I am trying to use the ampersand character of sed to replace with the original string, and then read from the array, but it is not working. I just get the error: 'operand expected (error token is "&")'.

Here is the relevant line of code:

gawk -F '\t' '{ print $5"\t"$1"\t"$2"\t"$3"\t"$4 }' $TEMPFILE | sed "s/^[0-9]\+/${CATEGORY[&]}/g"

The first gawk statement produces a two digit number at the beginning of the line. If I replace the ampersand in the sed statement with that number manually, everything works. I'd really appreciate some help.


The problem is that the shell expands the double-quoted string first, and then sends the expanded string as a parameter to sed. Sed doesn't know how to expand shell variables, though.

You should be able to do it in awk directly, though:

category=(red amber green)
awk -f <( # This generates the awk code:
          echo '{';
          for (( i=0; i<${#category[@]}; i++ )) ; do
              echo category"[$i]"=\"${category[$i]}\"
          echo 'print $1, category[$1]}'
      ) <( # This is the input file. 
          echo 0; echo 1 ; echo 2 )
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  • I'm not that familiar with complex awk statements, but this code just doesn't seem to work. The only thing that it prints is the number that you echoed at the end. – Sarah C. Corriher Jan 19 '16 at 15:22
  • @SarahC.Corriher: Updated with the category assignment. – choroba Jan 19 '16 at 15:24

As choroba pointed out, your problem is that your shell will try to expand ${CATEGORY[something]} before passing it to sed.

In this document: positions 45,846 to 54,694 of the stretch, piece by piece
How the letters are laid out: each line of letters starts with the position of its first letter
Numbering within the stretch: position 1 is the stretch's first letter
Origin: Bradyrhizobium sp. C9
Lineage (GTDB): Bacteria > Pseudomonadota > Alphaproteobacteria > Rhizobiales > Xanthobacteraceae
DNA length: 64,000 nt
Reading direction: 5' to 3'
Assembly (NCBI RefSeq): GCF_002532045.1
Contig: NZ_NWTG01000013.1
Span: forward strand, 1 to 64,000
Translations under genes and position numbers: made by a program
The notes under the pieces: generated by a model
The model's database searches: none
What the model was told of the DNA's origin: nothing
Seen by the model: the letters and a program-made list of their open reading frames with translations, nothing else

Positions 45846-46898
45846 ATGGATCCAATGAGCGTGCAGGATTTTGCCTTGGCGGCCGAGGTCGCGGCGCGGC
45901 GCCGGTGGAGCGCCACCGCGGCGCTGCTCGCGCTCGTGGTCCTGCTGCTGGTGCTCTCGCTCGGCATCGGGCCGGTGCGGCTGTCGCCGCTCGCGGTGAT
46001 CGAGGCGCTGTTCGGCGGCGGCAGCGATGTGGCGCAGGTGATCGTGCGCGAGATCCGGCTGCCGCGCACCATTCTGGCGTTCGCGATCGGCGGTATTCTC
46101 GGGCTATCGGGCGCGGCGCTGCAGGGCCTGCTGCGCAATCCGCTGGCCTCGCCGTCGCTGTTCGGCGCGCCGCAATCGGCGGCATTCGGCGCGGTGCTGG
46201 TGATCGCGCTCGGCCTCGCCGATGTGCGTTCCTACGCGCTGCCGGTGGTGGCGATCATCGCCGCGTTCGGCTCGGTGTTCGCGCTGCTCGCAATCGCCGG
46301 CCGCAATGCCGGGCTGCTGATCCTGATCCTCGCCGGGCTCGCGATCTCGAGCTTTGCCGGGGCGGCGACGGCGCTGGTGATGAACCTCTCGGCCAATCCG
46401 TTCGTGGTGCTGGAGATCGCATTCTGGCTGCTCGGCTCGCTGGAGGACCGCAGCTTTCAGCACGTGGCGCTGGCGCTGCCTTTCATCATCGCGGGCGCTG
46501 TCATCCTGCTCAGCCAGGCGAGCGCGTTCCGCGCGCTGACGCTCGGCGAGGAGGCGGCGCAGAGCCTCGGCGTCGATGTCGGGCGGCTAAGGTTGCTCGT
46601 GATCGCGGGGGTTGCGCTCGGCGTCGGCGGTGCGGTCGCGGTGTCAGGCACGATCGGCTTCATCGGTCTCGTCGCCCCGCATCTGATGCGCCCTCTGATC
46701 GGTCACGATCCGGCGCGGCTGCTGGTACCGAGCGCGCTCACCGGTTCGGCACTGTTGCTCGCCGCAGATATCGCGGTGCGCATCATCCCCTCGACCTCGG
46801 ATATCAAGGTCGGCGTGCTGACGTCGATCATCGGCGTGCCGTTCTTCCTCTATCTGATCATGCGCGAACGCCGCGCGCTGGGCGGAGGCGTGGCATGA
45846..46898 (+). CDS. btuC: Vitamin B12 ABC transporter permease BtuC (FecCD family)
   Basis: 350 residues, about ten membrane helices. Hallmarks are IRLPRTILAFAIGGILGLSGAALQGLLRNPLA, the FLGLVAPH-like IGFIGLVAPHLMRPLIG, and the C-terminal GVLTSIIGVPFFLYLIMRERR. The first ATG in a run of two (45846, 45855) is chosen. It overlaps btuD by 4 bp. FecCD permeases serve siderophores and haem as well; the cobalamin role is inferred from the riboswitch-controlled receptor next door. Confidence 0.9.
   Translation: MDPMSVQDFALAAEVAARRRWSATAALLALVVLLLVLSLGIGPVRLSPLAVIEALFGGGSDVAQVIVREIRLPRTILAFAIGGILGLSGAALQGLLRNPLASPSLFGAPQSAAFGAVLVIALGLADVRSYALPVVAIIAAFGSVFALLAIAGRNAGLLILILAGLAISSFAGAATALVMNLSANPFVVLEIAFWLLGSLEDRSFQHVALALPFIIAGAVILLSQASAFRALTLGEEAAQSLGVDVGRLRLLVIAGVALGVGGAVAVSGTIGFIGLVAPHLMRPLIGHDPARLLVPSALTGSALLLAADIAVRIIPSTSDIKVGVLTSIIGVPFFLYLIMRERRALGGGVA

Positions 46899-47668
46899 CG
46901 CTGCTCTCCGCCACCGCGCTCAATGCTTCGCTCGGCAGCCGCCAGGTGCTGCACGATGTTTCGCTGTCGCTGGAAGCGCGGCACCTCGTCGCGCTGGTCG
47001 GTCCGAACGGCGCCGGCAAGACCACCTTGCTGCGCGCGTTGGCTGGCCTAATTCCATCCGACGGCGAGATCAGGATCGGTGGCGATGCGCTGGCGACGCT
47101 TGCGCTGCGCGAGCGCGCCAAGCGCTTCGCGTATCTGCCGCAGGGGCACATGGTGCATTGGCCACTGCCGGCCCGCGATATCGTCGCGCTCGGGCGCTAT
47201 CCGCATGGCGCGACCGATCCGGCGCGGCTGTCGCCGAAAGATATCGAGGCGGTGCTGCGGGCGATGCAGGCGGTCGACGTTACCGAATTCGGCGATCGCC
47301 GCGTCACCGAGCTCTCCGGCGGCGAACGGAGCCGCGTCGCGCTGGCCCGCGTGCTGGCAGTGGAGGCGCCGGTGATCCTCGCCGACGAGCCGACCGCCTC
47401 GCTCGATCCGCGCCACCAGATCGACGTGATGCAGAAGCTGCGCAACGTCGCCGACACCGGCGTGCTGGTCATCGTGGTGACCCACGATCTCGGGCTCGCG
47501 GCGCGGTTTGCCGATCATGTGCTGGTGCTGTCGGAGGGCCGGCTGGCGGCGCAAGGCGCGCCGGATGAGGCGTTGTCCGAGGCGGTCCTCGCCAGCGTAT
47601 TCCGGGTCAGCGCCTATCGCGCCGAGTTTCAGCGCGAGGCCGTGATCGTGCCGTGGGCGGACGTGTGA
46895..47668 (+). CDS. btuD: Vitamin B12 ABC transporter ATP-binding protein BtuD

If you absolutely want to do this with a pipe from awk to sed, this is a workaround:

awk ... | sed 's/^[0-9]\+/echo ${CATEGORY[&]}/g' | bash

It works by using sed to construct shell statements that read the array. This will still only work if the array is exported.

You can also try

eval $(awk ... | sed 's/^[0-9]\+/echo ${CATEGORY[&]}/g')

which will also work without the array being exported.

I would recommend neither solution unless you can be 100% sure your sed script can't produce any dangerous commands (even if the input to awk is malicious).

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  • Thank you. Though I would point out for others that the quotes around the sed statement must be double quotes for this to work. – Sarah C. Corriher Jan 21 '16 at 11:38
  • No. If they're double quotes, the shell will try to expand ${CATEGORY[foo]}, which breaks the script (or I misunderstood what you're trying to do). I used single quotes specifically to avoid that, so that sed would see (and eventually output) ${CATEGORY[foo]} verbatim. – András Korn Jan 21 '16 at 17:48

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